Who is Actually Served and Protected? An Overview of Nuisance Property Ordinances

Summary: Despite being designed to limit public harm that occurs on properties, nuisance property ordinances perpetuate systemic housing barriers faced by domestic violence victims.

Today more than ever, the duty of police to “serve and protect” has come under public scrutiny. The law, however, should not be exempt from the same criticism – especially as it applies to housing. Often overlooked, laws concerning housing and property can be just as potent in criminalizing marginalized groups. This is especially true of nuisance ordinances, the latest development in a series of laws aimed at “hold[ing] property owners liable for criminal activity on the premises.”

Also called disorderly house ordinances or crime-free ordinances, nuisance ordinances were originally intended to dissuade tenants from unnecessarily using police resources. Police members also consider nuisance ordinances a way to “maintain the quality of life in a community” and “provide incentives for preventing criminal activity.” From a landlord perspective, nuisance ordinances force landlords to record and report “nuisances” or face punishment. In most states, nuisance ordinances include a limit on how many times a certain property can call 911 in a given amount of time. Once violations are confirmed by the local police department, the landlord has the right to evict tenants, refuse to renew their license or instruct them not to call 911.  

Although the idea behind nuisance ordinances appears simple enough, the reality is vastly different. Nuisance ordinances often fail at achieving their intended goals, serving more as a tool of punishment than maintenance. A large part of this can be traced to the statute itself, which, at its best, is frustratingly vague. The public nuisances included in nuisance ordinance laws are part of a “catch-all criminal offense” that includes anything that could threaten public health, safety, or morals. As a result, properties can be designated nuisances for a number of reasons, ranging from “frivolous” calls to the police to assault and anything in between. As legal scholars observe, “[t]here is general agreement that [nuisance ordinances are] are incapable of any exact or comprehensive definition’ because [they] contain a mixture of criminal law, tort law, and property law.”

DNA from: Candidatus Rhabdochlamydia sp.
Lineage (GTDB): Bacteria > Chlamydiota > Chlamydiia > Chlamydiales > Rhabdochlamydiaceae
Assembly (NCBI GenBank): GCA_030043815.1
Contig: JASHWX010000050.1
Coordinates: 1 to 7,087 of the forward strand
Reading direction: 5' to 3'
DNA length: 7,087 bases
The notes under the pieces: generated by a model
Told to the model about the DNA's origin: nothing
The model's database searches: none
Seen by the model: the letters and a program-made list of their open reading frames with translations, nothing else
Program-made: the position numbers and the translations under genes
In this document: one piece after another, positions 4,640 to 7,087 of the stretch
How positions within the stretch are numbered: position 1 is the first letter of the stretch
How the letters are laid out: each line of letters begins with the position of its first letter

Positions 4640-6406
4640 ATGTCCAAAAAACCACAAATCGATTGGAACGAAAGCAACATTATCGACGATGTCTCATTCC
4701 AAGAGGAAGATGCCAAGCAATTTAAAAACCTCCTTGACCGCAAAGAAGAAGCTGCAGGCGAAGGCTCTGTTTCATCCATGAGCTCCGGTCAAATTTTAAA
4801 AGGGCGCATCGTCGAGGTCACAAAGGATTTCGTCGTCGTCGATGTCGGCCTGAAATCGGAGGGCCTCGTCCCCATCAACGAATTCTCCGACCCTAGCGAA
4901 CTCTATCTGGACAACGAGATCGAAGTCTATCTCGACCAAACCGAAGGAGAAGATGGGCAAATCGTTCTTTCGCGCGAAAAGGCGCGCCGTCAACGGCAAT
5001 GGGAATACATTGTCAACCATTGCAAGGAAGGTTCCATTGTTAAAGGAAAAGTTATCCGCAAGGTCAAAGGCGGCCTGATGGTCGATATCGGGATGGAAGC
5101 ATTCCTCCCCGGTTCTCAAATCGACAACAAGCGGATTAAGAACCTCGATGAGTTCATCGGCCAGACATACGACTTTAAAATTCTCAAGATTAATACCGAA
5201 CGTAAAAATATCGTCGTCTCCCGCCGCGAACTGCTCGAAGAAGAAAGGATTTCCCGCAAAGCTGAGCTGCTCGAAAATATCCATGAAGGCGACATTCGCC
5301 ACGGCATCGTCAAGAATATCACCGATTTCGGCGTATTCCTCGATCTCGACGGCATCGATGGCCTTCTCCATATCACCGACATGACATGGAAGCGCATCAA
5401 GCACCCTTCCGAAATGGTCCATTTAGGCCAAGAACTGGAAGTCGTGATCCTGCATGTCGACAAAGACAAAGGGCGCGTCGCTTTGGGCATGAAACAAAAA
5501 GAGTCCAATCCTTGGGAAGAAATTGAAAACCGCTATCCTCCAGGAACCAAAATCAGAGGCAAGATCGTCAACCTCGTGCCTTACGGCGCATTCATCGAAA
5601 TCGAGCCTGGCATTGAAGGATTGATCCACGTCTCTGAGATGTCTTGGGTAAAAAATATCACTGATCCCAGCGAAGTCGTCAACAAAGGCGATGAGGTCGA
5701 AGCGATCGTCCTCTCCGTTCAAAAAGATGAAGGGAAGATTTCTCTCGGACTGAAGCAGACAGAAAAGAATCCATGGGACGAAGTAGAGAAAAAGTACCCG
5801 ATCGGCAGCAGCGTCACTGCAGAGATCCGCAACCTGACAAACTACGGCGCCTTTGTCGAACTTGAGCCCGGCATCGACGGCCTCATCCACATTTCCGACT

However, at their worst, ordinance laws can outright endanger innocent tenants – especially domestic violence victims. In fact, the broadness of the statute means that in most cities, domestic violence-related incidents are included as nuisances. In Norristown, Pennsylvania, for example, an eviction was sanctioned after police were called multiple times to the same property for “disorderly behavior” – which itself was not only “broadly defined,” but also “explicitly included acts of domestic violence.” A study of 40 cities across the United States found similar results, as only six cities explicitly exempted domestic violence-related incidents.